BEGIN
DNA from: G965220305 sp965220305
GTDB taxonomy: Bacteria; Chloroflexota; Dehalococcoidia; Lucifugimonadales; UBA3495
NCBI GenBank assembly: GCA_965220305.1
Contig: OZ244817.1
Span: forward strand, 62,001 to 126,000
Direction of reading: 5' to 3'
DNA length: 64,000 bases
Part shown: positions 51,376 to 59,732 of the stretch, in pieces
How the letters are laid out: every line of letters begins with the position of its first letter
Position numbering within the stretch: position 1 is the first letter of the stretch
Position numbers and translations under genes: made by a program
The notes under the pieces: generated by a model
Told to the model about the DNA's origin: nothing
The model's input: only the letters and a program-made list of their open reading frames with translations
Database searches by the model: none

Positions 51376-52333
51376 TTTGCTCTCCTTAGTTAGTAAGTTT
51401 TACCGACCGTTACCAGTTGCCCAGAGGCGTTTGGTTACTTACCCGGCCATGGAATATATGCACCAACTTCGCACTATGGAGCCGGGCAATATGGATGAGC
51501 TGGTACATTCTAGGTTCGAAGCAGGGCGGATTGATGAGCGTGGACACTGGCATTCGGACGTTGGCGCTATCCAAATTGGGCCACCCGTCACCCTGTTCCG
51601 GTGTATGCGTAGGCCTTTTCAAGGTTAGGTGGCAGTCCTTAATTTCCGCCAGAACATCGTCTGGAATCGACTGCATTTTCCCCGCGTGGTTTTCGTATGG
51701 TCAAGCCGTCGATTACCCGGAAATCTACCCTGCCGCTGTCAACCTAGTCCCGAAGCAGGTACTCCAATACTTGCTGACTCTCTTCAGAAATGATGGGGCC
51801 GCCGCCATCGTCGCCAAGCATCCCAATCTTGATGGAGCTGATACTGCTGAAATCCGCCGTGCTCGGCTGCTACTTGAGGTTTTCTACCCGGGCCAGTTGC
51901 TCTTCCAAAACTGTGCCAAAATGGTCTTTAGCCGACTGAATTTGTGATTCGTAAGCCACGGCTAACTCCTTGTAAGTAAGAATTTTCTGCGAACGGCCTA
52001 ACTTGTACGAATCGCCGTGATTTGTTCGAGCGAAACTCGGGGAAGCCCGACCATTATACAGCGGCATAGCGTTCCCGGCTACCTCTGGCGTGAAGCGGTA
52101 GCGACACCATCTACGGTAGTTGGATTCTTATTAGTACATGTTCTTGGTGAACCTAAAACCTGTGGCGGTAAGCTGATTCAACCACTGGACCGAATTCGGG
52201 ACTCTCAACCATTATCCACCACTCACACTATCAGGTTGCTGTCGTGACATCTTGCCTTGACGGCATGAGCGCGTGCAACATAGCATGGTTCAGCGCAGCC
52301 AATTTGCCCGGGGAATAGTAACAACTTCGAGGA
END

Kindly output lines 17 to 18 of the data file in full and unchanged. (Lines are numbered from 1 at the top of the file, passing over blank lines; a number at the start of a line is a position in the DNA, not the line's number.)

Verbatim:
51376 TTTGCTCTCCTTAGTTAGTAAGTTT
51401 TACCGACCGTTACCAGTTGCCCAGAGGCGTTTGGTTACTTACCCGGCCATGGAATATATGCACCAACTTCGCACTATGGAGCCGGGCAATATGGATGAGC